Update 3 December 2010: Unfortunately, the final numbers were only revised down slightly to 9.39 million viewers.  That makes this one easily the highest rated of the season.  Let’s hope it stays that way.   


Quote of the Day

Summer of 4 Ft 2(5)

“Somebody’s traveling light.” – Homer Simpson
“Meh.  Maybe you’re getting stronger.” – Lisa Simpson
“Well, I have been eating more.” – Homer Simpson


Sunday Preview: “How Munched Is That Birdie In The Window?”

I hate shitty, two-bit, fame-whore Danica Patrick so much that I’m not even going to dignify this episode with commentary.  I’ll leave it at the description from our friends at Simpsons Channel:

Bart helps nurse an injured pigeon back to health. After Santa’s Little Helper eats the bird, Bart has a hard time coping with the loss. Worried that Bart needs some help getting over the loss, Marge and Homer take him to a therapy session with Dr. Thurston, who advises that the only cure for Bart’s blues is to give away the family dog, but when the Simpsons visit the pup’s new home, a shock causes them to rethink their decision.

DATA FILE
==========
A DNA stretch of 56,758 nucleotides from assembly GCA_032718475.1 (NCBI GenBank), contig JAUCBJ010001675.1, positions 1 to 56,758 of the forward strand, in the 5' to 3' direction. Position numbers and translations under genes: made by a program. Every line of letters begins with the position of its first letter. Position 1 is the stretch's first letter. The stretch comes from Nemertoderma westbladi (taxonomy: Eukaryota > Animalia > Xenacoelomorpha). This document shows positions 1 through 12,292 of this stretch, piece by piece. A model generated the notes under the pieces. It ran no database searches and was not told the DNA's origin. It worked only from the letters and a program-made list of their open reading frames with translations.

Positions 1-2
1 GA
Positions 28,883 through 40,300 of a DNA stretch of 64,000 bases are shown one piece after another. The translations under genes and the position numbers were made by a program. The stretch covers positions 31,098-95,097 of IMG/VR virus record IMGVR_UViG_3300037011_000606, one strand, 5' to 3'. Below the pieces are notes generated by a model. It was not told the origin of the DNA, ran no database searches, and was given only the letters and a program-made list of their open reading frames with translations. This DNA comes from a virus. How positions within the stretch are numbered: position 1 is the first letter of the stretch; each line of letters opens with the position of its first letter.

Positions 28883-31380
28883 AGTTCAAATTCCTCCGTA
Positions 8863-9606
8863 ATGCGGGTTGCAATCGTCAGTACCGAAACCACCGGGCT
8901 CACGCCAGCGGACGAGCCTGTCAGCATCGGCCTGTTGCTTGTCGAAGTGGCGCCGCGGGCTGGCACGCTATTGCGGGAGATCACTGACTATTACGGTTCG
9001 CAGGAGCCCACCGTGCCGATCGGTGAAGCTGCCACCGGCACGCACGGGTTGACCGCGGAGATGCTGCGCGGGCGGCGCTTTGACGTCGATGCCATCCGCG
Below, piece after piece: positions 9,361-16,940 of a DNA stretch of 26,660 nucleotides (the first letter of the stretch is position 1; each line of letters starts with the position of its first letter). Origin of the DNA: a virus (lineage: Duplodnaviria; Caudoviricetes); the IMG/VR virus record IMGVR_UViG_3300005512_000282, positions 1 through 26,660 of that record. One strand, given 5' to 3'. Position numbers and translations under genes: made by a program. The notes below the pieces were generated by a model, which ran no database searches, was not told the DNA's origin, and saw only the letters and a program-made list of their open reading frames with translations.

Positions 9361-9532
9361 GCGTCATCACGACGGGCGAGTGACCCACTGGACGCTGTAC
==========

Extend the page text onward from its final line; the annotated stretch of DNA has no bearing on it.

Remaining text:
Quote of the Day

Das Bus3

“I can’t go on.  You two go ahead.  And carry me with you.” – Milhouse van Houten

Happy birthday Pamela Hayden! 


Quote of the Day

Homer Alone4

“This is Kent Brockman reporting live from Arnie Pie’s traffic copter.  But, I can assure you, this is no mere morning traffic report.” – Kent Brockman
“Hey!” – Arnie Pie
“Face the facts, Arnie.” – Kent Brockman


Reading Digest: And a Spring For Its Curly Tail Edition

Lisa the Simpson3

“This is terrible at best.  I’m surprised at you, Lisa.” – Miss Hoover
“Me too.” – Lisa Simpson